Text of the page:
Want Faster Streaming? Use an AC Bridge and Router

Sony has announced that they will have 4K video streaming available soon. While that’s exciting news, many of us have been struggling to get high definition streams from Netflix, Hulu, and Vudu, especially when family members are also trying to stream video at the same time. If you have a fast Internet connection and are still having trouble streaming high-definition movies and TV shows, you need to consider getting an “AC” router and bridge to connect to your home theater.

“AC” refers to the newest home Wi-Fi standard “802.11ac.” Previous versions include 802.11a, 802.11b, 802.11g, and 802.11n. The 802.11ac standard requires technologies to deliver data streams at a faster speed by making more bandwidth available, using dual bands at 2.4GHz and 5GHz, and “beamforming” to focus the data stream to the receiving device—a Smart TV, media player, an AC bridge, and so forth. Wi-Fi 802.11ac routers make it possible to stream a lot of data (up to 1.3 Gbps versus a 450 Mbps cap on 802.11n) handling the demands of high definition video streaming, including 3D video and multiple streams.

Often numbers in the router model number denote its speed capabilities. Western Digital’s AC router, the MyNet AC1300 can stream up to a combined 1.3 Gbps, the Linksys 6500 AC1750 can stream 1.75 Gbps when using the combined 2.4GHz and 5 GHz bands. I’ve explained the Need for Speed in your home network if you want to understand more about streaming speeds within the home.

While “AC” routers have been available for the past year, client devices—media players, Smart TVs and other streaming devices—have been slow to add the required 802.11AC Wi-Fi (receiver). The AC standard is only now being finalized and few manufacturers have wanted to add a new chip to a $99 dollar player or Smart TV, before all of the standard’s features and qualifications were “set in stone.”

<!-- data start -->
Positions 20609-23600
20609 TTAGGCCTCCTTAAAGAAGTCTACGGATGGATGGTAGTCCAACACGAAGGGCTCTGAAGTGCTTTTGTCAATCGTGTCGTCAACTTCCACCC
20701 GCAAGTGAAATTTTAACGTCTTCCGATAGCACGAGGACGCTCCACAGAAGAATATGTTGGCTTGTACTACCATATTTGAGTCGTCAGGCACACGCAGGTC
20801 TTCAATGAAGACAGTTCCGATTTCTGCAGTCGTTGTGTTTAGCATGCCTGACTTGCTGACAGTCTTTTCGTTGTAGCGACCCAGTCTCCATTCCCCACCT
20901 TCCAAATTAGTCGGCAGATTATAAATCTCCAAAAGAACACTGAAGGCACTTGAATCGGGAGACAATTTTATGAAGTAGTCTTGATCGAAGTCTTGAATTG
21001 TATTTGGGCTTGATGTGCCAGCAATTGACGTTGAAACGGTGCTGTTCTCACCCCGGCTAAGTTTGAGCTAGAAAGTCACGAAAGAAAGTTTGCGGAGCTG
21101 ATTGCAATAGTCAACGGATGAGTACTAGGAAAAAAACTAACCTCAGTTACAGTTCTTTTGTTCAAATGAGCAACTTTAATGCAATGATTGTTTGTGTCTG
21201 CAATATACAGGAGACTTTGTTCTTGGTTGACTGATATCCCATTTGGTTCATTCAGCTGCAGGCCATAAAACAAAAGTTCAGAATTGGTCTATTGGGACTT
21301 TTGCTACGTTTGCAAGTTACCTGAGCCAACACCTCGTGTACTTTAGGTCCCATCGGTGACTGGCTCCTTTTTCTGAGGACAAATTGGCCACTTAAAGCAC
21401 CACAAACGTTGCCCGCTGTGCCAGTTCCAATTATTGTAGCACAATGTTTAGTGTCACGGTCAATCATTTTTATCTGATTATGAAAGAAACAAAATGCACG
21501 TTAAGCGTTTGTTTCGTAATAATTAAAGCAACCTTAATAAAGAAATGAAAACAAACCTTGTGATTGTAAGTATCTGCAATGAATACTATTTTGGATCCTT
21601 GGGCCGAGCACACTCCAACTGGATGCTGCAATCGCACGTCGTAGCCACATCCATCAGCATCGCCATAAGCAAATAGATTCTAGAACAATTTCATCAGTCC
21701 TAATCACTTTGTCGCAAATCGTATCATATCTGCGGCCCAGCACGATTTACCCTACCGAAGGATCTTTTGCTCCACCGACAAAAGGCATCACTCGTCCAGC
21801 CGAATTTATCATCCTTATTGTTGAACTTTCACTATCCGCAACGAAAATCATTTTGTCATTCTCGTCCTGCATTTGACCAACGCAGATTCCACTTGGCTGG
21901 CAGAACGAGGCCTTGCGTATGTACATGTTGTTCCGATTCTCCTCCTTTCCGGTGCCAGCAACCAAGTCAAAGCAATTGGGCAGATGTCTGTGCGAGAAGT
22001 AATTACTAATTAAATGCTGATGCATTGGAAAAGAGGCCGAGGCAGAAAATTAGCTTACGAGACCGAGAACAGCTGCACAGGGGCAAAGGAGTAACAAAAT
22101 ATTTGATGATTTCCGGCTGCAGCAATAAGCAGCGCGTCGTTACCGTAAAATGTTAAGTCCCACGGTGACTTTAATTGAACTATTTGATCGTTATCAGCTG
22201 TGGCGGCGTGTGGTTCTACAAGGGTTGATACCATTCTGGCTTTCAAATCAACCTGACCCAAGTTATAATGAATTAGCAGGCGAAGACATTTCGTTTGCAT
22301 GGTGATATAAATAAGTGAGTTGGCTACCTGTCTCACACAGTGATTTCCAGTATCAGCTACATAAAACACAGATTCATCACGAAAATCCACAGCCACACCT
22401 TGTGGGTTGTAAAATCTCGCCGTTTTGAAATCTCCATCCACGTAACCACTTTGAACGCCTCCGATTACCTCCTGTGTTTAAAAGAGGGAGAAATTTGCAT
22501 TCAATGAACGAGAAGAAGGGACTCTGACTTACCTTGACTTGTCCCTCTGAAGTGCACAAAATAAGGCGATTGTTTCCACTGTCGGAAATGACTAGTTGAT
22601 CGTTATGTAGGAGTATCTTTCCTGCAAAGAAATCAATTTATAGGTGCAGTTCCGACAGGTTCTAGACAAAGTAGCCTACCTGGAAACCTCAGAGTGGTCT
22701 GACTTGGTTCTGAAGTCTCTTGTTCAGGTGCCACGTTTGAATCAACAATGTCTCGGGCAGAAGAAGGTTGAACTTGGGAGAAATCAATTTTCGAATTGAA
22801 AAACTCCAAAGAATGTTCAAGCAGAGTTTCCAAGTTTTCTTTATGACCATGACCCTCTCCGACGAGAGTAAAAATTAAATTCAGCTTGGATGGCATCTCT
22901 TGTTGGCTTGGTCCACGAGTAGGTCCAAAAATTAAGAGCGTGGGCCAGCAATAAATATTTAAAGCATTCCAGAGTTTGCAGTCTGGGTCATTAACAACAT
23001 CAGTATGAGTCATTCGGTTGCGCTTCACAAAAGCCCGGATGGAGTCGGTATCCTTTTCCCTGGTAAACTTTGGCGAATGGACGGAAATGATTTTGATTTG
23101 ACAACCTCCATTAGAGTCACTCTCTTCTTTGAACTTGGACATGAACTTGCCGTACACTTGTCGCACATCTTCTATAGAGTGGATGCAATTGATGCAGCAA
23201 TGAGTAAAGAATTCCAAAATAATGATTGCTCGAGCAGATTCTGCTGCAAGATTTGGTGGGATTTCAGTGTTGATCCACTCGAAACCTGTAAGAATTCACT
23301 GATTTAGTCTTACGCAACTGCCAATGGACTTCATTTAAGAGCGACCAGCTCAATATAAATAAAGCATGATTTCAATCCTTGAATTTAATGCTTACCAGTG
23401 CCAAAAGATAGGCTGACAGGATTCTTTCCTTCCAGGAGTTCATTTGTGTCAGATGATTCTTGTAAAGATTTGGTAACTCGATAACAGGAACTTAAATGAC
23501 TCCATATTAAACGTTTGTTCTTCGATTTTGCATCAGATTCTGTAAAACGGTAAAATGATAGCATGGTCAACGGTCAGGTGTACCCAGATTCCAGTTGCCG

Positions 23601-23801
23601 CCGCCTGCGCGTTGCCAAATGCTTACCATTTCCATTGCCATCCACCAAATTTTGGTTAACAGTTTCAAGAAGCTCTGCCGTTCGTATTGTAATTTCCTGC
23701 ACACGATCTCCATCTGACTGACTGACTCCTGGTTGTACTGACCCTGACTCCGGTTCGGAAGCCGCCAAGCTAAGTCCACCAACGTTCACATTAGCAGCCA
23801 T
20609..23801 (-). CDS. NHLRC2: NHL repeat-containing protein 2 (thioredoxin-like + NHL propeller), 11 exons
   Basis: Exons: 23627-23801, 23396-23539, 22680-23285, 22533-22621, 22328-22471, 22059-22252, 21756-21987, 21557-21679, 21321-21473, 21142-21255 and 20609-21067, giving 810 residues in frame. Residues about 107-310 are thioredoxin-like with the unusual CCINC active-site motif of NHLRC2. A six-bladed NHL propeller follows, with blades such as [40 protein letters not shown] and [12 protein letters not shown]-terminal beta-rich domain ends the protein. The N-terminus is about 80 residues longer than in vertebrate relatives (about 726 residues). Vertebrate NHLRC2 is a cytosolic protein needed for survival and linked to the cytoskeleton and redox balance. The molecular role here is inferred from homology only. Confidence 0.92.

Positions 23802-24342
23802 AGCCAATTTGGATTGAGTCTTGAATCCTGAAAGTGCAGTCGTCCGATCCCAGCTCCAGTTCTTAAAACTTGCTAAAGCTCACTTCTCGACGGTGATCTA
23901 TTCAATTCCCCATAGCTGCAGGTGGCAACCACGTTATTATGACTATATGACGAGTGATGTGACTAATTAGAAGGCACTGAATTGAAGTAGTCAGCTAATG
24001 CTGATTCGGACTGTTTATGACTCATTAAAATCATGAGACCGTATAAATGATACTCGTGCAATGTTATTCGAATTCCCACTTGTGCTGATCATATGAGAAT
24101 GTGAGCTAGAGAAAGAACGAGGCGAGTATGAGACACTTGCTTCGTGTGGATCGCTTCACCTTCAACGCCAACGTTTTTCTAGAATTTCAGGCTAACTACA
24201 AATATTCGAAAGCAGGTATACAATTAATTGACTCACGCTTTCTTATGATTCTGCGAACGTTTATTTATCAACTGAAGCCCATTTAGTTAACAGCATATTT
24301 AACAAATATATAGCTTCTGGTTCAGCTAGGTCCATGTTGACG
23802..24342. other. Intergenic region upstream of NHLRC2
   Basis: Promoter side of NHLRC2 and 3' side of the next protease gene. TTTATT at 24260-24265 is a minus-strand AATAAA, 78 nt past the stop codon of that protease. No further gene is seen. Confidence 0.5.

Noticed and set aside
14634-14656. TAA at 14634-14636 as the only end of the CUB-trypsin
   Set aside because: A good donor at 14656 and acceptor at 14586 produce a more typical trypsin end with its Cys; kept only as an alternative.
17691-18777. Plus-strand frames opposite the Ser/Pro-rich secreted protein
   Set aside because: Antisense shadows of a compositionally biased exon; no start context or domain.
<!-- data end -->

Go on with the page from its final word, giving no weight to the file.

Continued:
It’s still possible to take advantage of an AC router when your home theater streaming devices don’t have an 802.11ac adapter by using an AC bridge wired-to-wireless adapter, which connects to up to four devices using Ethernet cables. It receives the 802.11ac Wi-Fi stream from the router sending the streaming video to your connected home theater devices.

There are three AC bridges that I’ve been testing—the Linksys WUMC710 Wireless-AC Wi-Fi 5GHz Universal Media Connector Bridge with 4-port switch, the My Net AC Bridge Wired-to-Wireless AC adapter, and the Netgear R6300 AC1750 Dual Band Gigabit router used in bridge mode. While the AC products boast speeds up to three times that of 802.11n, I’ve noticed only a negligible increase of speed (3 Mbps faster on average). What I have noticed, however, is that there have been fewer dropouts while streaming video. Also, when streaming from online sites such as Hulu or Netflix that choose resolution/picture quality based on the speed of the receiving device, most videos have been streaming in high definition where they had been streaming in Standard Definition. Vudu kept stopping to display a message that it would be best to stream in Standard definition because the bandwidth was too low. The AC bridges have allowed me to consistently stream in high-def.

One AC bridge is used to connect to my network attached storage (NAS) drives and backup drives that require a direct wired connection to a router. By connecting to the AC bridge using an Ethernet cable, the “direct” connection requirement is satisfied and I can have the NAS drives (where I store my high definition movie downloads) in my office rather than in the same room as the router. I haven’t noticed any drop off in performance compared to when the NAS drives were connected directly to the router.

Both the Linksys and Western Digital AC bridges are extremely easy to set up when used in combination with an AC router that has a WPS pushbutton connect feature. Simply press the WPS button on the bridge, press the button on the router, and it’s connected. The Netgear solution is to use two R6300 routers—one as the router, the second as the bridge. The setup requires going into the router’s menus and submenus to enable the second router to act as a bridge. It’s confusing and if it doesn’t work, you will have to start over and reconfigure both routers.

There are a number of home theater enthusiasts who still swear that the only way to connect for high-definition streaming is to connect Ethernet cables directly to the modem. This may be fine for homes that are wired and have massive switchers to accommodate many streaming devices (a typical router has only four Ethernet ports). But I have found that an AC bridge combined with an AC router is an excellent solution for streaming HD video to your home theater. Plus, you won’t have to worry about losing picture quality when you teenager insists on playing Halo online during your movie time.

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